“Sudden.” That’s the keyword Chattanooga ophthalmologist Dr. John Miller listens for when deciding whether a condition merits a call or visit to the eye doctor.
“Most serious conditions are accompanied by sudden change in vision,” says Dr. Miller. “One minute everything is fine and then you notice a big change. Sudden shifts are key.”
Here are 11 signs you should contact your eye doctor:
1. Tired or strained eyes
If you regularly squint or blink while trying to focus on words or screens, you may be suffering from eye fatigue. Take breaks, try to reduce glare and consider the effect of blue light on your eyes. If the fatigue continues, see your doctor.
One exception: presbyopia. Between the ages of 38 and 50, you may find it harder to focus on nearby objects, like your phone or a book, especially in low light. Untreated, it can cause headaches and eye fatigue. Annual eye exams will allow your doctor to treat it properly.
2. Inflamed, sensitive or sore eyes
If you wear contact lenses and experience sudden inflammation, redness, light sensitivity, or sore or tender eye, you may be at risk of a corneal ulcer. Take your contact lenses out ASAP and call your doctor.
If you notice something other than tears coming out of your eye, it could indicate an infection such as pink eye.
If a something comes in contact with your eye, you may experience a scratched cornea— an injury to the clear surface of the eye. Adults might experience this while doing manual tasks such as yardwork. For children, it often happens while playing with toys or if a piece of sand or dirt enters the eye.
5. Wavy lines
If you see lines that look like heat waves coming off a road or ripples on swimming pool, you may have an ocular migraine.
If lines start to look bowed, wavy or crooked, it could also be a sign of macular degeneration, an eye disease that causes vision loss in the center of your field of vision. Your doctor can use an Amsler Chart to test for it.
6. Flashes and floaters
If you see flashes of light or persistent spots in your vision (floaters), you may have experienced a tear or retinal detachment.
7. Blurry vision
Sudden blurry vision could indicate a bleed, particularly if you have diabetes or macular degeneration.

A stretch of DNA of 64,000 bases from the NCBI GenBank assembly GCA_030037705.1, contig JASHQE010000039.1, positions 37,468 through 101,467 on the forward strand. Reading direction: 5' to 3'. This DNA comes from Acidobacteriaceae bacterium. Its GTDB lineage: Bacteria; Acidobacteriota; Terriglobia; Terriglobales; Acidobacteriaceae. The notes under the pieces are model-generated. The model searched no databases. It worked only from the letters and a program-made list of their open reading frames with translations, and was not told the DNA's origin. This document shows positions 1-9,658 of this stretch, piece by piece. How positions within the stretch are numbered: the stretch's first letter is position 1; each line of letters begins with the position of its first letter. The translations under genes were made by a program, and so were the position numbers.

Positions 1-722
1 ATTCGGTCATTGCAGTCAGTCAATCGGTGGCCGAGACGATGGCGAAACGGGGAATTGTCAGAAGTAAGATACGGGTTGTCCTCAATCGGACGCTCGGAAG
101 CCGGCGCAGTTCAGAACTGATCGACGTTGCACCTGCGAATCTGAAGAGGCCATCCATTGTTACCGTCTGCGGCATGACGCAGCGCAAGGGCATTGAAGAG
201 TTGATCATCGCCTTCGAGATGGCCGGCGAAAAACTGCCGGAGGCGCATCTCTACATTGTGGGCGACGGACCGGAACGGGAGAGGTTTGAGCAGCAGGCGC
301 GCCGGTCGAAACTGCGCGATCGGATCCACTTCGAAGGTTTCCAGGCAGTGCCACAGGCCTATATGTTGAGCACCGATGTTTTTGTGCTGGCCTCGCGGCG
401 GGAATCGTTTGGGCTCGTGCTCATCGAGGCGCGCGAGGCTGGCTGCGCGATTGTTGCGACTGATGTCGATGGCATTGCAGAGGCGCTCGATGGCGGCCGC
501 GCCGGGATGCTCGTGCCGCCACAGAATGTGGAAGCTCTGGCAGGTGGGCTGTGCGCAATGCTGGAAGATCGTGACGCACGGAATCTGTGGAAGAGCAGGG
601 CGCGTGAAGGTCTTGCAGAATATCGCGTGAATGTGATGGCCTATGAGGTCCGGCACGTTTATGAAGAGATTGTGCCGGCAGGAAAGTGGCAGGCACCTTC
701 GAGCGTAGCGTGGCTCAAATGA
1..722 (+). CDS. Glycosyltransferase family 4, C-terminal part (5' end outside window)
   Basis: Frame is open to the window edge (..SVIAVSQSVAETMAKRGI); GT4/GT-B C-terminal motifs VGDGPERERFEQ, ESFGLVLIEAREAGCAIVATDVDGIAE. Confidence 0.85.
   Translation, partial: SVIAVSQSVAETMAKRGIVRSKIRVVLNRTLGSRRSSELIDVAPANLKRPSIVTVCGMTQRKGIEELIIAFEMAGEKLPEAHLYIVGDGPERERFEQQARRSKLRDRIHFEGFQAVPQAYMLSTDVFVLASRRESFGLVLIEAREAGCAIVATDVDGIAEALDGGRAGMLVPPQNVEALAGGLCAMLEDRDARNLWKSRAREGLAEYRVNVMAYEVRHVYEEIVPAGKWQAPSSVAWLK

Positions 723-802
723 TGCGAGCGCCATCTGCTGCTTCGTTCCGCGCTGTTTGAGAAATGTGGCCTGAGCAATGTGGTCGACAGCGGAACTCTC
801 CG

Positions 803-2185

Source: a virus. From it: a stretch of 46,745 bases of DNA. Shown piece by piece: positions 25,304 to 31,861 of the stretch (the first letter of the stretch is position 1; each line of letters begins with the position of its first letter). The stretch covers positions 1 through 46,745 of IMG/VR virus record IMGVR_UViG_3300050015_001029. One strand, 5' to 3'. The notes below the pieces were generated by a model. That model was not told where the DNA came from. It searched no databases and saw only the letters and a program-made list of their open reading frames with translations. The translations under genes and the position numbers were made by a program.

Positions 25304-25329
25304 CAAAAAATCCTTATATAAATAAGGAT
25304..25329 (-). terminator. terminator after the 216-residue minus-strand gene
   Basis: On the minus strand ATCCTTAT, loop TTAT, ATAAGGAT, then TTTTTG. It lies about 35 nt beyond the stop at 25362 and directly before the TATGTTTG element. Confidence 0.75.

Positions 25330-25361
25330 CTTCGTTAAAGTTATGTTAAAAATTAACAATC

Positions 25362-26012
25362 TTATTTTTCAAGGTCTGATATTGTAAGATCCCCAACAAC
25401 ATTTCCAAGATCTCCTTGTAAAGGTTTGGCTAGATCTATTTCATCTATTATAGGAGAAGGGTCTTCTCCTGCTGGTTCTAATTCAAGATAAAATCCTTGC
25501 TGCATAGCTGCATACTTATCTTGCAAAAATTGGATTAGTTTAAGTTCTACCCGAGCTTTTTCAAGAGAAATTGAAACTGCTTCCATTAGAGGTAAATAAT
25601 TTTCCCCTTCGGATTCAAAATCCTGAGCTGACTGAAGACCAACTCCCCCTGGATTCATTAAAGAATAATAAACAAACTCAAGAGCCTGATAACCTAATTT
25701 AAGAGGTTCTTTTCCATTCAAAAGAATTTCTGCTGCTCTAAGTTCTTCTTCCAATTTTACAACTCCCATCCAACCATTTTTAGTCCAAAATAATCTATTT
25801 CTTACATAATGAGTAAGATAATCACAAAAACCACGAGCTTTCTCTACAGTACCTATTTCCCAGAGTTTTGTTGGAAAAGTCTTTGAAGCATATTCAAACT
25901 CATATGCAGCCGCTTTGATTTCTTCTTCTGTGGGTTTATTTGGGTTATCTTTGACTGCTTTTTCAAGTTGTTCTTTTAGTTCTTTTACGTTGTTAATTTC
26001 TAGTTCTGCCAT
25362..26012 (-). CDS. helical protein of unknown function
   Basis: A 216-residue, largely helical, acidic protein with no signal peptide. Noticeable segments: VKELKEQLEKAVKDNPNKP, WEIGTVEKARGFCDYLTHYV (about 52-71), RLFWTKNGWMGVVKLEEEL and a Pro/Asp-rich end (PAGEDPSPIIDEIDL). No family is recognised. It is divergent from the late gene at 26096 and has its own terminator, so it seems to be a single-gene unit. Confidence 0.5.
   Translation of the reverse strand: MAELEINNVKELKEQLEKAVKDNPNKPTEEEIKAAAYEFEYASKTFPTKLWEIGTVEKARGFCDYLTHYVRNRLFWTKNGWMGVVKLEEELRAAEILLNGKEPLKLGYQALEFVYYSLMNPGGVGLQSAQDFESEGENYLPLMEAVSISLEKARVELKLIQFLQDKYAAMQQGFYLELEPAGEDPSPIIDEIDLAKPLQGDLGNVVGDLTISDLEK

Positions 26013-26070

8. Loss of vision
9. Severe headache on the sides of your head
Temporal arteritis is a disease that causes inflammation in blood vessels that carry oxygen from your heart to the rest of your body.
10. Double vision or halos
Seeing double may indicate problems with your cornea or eye muscles. It can also be a symptom of cataracts, especially if you’re also seeing rings of light (halos) around people or objects.
A feeling that something is pushing against the back of your eye could indicate glaucoma, a condition in which a buildup of pressure damages the nerve that transmits images to your brain.
If you aren’t experiencing any of these problems, how often do you need an exam?
There are 3 general rules:
1. Kids need exams
- At 6 months
- Between ages 3 and 5
- Again between 5 and 6, and
- Then annually through age 18.
2. If you’re under 40, have good vision and no problems, go every 2 years.
3. If you’re 40 or older, go annually unless your doctor says it’s safe to go 2 years.
“If you’re seeing well, routine eye exams help us keep it that way,” says Dr. Miller. “But they’re even more important because they can help us catch problems before they become difficult or impossible to treat, and that can have a real effect on your vision long term. Regular exams are especially important for people with diabetes, which is the second-leading cause of blindness.”
To learn more about diabetes and vision, click here.
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